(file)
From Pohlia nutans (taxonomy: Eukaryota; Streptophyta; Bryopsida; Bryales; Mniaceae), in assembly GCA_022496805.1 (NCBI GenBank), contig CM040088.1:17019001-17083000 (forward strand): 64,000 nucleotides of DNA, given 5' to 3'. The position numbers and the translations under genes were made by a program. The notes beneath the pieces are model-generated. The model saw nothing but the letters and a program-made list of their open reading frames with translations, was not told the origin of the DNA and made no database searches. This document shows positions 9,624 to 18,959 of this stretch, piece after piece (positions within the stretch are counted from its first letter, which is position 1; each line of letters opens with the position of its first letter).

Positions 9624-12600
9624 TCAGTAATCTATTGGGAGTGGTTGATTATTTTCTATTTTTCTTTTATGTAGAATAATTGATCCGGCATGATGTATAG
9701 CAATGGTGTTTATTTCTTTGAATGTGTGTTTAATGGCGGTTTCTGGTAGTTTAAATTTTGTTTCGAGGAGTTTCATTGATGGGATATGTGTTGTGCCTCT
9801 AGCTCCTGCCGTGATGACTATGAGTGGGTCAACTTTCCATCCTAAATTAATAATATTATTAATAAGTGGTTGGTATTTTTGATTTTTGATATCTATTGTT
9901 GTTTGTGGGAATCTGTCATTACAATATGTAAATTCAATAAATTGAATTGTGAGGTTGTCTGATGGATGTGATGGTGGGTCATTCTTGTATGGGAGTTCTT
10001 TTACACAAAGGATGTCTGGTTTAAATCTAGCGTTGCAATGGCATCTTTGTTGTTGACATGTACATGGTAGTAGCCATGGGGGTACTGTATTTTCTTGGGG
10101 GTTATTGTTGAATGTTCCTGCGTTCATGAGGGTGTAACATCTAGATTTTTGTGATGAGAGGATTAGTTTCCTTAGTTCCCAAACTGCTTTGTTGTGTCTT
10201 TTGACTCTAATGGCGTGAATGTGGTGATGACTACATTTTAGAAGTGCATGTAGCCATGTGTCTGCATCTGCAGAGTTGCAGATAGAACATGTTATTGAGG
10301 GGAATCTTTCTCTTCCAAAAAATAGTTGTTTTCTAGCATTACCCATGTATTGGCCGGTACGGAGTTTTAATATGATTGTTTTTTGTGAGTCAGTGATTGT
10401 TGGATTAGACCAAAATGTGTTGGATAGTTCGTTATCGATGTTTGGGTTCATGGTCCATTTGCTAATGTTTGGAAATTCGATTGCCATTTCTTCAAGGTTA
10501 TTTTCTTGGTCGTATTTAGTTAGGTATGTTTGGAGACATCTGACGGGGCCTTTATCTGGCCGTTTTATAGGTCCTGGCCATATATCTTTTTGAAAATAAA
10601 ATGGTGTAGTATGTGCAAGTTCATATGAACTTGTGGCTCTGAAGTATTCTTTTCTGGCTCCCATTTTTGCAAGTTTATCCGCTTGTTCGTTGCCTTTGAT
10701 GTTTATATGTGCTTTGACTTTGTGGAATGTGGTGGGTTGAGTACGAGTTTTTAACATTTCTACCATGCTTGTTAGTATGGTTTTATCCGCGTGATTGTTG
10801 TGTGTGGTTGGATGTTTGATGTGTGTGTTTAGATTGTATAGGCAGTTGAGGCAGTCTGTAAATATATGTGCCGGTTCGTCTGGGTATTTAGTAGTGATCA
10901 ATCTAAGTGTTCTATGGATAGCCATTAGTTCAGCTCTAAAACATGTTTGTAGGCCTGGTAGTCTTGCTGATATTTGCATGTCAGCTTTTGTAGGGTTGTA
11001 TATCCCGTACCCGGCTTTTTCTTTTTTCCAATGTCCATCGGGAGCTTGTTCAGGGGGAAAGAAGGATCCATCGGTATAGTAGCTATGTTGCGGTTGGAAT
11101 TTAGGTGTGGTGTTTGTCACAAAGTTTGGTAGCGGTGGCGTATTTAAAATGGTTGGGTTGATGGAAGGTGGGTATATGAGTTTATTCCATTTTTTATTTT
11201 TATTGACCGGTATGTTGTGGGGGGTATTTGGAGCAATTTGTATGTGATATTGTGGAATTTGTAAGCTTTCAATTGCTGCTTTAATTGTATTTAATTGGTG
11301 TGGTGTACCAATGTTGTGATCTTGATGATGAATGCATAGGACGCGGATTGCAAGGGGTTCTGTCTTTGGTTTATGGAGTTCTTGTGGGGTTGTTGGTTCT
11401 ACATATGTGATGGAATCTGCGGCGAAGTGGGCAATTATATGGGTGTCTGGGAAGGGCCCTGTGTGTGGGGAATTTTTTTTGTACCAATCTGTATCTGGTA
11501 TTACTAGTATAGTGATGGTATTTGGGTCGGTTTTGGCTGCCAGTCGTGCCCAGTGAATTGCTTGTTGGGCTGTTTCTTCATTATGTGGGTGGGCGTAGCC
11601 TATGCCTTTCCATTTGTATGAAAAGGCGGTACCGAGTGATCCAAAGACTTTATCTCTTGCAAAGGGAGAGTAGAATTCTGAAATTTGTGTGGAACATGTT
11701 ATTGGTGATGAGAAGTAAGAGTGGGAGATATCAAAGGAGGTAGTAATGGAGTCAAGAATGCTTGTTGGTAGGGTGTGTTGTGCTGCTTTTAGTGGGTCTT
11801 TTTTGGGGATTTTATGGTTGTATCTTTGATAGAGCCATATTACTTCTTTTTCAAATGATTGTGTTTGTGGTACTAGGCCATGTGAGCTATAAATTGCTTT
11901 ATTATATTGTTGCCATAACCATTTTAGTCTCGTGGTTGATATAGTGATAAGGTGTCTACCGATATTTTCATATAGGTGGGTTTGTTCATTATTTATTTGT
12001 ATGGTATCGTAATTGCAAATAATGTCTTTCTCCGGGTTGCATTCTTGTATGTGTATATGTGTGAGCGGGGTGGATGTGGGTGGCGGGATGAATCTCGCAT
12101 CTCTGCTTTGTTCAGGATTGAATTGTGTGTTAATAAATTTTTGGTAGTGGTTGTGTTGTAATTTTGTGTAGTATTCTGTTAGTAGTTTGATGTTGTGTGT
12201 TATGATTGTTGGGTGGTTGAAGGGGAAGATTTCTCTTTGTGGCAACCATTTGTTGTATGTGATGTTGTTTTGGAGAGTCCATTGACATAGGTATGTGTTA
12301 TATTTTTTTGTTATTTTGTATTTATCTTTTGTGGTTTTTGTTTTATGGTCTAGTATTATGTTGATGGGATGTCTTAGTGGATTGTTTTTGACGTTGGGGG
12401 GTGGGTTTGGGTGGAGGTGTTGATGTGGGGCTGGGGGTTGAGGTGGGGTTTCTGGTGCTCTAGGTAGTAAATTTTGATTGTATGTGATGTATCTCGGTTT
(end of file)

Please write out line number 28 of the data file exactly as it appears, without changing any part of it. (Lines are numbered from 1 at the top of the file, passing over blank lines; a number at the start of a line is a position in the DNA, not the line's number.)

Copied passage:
12101 CTCTGCTTTGTTCAGGATTGAATTGTGTGTTAATAAATTTTTGGTAGTGGTTGTGTTGTAATTTTGTGTAGTATTCTGTTAGTAGTTTGATGTTGTGTGT